How do you tell a lion’s mane jellyfish from a hair jelly or a giant jelly?
You could try by checking the scientific names. The lion’s mane jelly is Cyanea capillata. But the hair jelly also is named Cyanea capillata, and so is the giant jelly.
If Shakespeare had waxed as poetic about jellyfish as he did about roses, he might have concluded that a lion’s mane by any other name would still be a lion’s mane: the world’s largest true jellyfish, big enough to eat fish that become ensnared in its 120-foot tentacles. One with a 7½-foot diameter bell washed ashore in Massachusetts in 1870.
The Harvard Museum of Natural History (HMNH), along with institutional partners the Encyclopedia of Life and the Biodiversity Heritage Library, have waded into the sometimes murky waters of names that have been given to creatures, plants, and other organisms. Though the point of naming something is to provide a common language in which to talk about it, the proliferation of different common names for the same creature sometimes defeats the purpose.
In the 1700s, science took a step toward clarity by giving species two-part Latin names, like Cyanea capillata for the lion’s mane jelly, or Homo sapiens for the humans who named it.
The Harvard Museum of Natural History is debuting four “What’s in a Name?” kiosks to clear up visitors’ confusion through images, information, stories, and games. The kiosks, created with support from the Institute of Museum and Library Services, tackle the complexities of Toxicodendron radicans, or poison ivy, whose name means, essentially, “poison tree” and which is related to cashews and mangos. They also look at Apis mellifera, the honey bee or “honey-bearing bee”; the aforementioned lion’s mane; and the 300-million-year-old Dimetrodon milleri, a sail-backed carnivore that, contrary to popular belief, is not a dinosaur. The kiosk explains it is not only older, predating dinosaurs by millions of years, but also is more closely related to mammals than to Triceratops — there is a skull at HMNH — or Tyrannosaurus rex.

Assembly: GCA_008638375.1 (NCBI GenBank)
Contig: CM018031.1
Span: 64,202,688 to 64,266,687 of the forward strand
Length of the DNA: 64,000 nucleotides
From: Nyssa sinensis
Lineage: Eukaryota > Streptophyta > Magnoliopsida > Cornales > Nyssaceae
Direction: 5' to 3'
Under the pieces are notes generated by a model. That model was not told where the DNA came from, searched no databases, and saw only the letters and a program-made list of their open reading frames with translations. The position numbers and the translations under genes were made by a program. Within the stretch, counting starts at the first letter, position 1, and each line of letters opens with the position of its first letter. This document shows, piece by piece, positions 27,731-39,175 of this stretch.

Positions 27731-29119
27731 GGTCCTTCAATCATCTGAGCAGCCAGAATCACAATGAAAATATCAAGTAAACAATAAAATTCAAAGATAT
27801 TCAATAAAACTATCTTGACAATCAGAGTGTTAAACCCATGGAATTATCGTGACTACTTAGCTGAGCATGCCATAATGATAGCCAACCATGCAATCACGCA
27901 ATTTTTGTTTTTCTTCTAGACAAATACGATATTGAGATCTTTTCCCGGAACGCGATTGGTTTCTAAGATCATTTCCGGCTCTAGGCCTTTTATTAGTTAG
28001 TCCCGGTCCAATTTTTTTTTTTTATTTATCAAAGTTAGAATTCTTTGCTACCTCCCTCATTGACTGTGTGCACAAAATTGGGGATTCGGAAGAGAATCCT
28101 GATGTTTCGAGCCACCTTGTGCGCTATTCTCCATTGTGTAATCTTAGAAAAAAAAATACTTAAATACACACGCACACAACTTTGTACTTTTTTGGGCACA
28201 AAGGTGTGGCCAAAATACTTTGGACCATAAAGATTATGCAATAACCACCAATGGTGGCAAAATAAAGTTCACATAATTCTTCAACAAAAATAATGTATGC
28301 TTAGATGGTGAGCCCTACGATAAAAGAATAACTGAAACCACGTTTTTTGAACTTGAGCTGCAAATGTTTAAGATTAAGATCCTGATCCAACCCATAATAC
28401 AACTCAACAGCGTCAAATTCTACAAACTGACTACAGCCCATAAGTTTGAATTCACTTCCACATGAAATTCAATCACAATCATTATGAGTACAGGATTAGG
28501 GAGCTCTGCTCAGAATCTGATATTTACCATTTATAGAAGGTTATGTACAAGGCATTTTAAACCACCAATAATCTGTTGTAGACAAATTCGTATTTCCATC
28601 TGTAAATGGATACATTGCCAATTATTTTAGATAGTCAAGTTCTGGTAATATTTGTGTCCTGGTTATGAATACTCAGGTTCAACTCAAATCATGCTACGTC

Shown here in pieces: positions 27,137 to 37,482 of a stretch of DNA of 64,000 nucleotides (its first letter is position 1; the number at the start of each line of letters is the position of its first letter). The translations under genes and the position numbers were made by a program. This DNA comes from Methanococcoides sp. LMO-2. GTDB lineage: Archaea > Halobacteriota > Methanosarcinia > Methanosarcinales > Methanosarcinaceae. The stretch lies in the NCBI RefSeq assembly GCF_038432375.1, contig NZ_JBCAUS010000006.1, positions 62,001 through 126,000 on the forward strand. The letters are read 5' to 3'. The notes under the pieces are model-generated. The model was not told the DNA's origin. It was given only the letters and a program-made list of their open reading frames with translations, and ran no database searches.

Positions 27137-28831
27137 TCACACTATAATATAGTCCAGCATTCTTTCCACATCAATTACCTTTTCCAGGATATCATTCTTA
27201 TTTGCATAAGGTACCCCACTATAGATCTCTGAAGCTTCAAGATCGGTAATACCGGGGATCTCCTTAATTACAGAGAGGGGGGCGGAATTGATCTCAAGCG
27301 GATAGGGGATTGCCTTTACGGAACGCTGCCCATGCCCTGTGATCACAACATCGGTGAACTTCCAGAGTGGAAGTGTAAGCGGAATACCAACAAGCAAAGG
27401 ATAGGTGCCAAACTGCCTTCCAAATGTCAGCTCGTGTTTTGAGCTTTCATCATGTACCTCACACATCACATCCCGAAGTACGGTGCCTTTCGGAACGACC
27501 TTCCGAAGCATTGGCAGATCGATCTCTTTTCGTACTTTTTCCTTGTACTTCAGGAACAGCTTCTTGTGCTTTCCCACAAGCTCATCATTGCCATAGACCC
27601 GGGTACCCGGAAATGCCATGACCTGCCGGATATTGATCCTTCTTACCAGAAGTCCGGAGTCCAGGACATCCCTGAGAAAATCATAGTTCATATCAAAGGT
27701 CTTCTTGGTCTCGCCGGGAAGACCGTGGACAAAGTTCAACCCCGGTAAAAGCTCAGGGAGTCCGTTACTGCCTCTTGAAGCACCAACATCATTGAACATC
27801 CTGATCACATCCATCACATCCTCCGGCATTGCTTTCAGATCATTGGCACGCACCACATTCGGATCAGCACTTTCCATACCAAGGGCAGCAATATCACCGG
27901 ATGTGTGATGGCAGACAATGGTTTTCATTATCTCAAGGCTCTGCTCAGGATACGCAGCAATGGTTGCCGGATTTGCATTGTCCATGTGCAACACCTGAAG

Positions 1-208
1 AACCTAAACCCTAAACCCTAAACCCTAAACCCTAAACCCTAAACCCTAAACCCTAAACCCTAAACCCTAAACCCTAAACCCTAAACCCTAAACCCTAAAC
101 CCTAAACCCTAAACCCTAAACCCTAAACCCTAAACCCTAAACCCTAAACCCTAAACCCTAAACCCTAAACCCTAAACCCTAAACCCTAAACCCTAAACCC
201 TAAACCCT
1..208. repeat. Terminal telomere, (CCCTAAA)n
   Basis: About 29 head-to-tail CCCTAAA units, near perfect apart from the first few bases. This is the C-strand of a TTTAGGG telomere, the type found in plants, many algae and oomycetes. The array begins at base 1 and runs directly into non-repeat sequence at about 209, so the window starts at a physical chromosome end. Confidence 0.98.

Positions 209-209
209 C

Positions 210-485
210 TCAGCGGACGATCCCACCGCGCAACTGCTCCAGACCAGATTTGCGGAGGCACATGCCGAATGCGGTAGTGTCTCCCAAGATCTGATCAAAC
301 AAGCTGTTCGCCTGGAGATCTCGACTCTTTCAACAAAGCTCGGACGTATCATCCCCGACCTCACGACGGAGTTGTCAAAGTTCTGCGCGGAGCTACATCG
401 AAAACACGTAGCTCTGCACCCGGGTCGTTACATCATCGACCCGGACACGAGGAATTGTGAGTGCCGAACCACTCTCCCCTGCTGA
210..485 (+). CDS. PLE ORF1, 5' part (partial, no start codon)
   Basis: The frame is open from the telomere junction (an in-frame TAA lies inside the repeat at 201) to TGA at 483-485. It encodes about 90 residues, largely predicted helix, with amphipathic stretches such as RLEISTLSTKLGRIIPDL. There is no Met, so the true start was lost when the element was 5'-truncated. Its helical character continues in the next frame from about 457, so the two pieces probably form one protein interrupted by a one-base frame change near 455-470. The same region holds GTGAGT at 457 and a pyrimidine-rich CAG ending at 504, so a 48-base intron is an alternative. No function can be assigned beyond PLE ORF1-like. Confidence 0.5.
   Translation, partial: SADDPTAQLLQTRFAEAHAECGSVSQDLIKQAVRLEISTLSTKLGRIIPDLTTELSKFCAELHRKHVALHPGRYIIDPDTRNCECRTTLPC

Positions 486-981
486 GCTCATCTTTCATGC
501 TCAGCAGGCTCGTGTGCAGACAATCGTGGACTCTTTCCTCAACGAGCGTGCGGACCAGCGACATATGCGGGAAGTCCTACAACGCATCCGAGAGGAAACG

“Most people know what Dimetrodon is. They know what it looks like. But I don’t think a lot of people really understand its relationships,” said Stephanie Pierce, assistant professor in organismic and evolutionary biology and curator of vertebrate paleontology at the Museum of Comparative Zoology. “It’s not a dinosaur. It’s more related to mammals. It’s an ancient cousin of humans.”
Scientific naming helps locate a species in the tree of life, because its two-part moniker includes both species and genus, the group of species to which it belongs.
Scientists who discover or describe a new species typically are the ones who come up with names, which have to adhere to certain guidelines. The names sometimes reflect the place where a species is found, a discoverer or colleague’s name, or even just a sense of fun. The Dimetrodon on display at HMNH, for example, takes its full name from Paul Miller of the Field Museum of Natural History in Chicago. Miller is a colleague of the beast’s discoverer, paleontologist and former Museum of Comparative Zoology director Alfred Romer. A newly described tarantula, discovered near Folsom State Prison in California, was named Aphonopelma johnnycashi, for the singer who gave a famous concert there in 1968. Then, of course there’s the sponge-like fungus whose name any child would recognize: Spongiforma squarepantsii.
“It shows scientists have a sense of humor and, [because names are] not always funny, a sense of culture,” said Jane Pickering, executive director of the Harvard Museums of Science and Culture, of which the HMNH is part.
But scientific names aren’t always forever, according to Pierce. Because the first part of the name is its genus, if scientific consensus about which group it belongs in changes, the name will change too. Pierce said scientists are learning new things about species all the time, and this new evidence — or even re-evaluations of old evidence — sometimes means a name change.
To spread the word about the topic, the HMNH and partner organizations have created a downloadable ebook, available on the museum’s website, that includes photographs, descriptions, and the stories of several additional species beyond the four whose tales are told in the kiosks.
“We really want people to understand both the importance of scientific naming and also the process you go through,” Pickering said.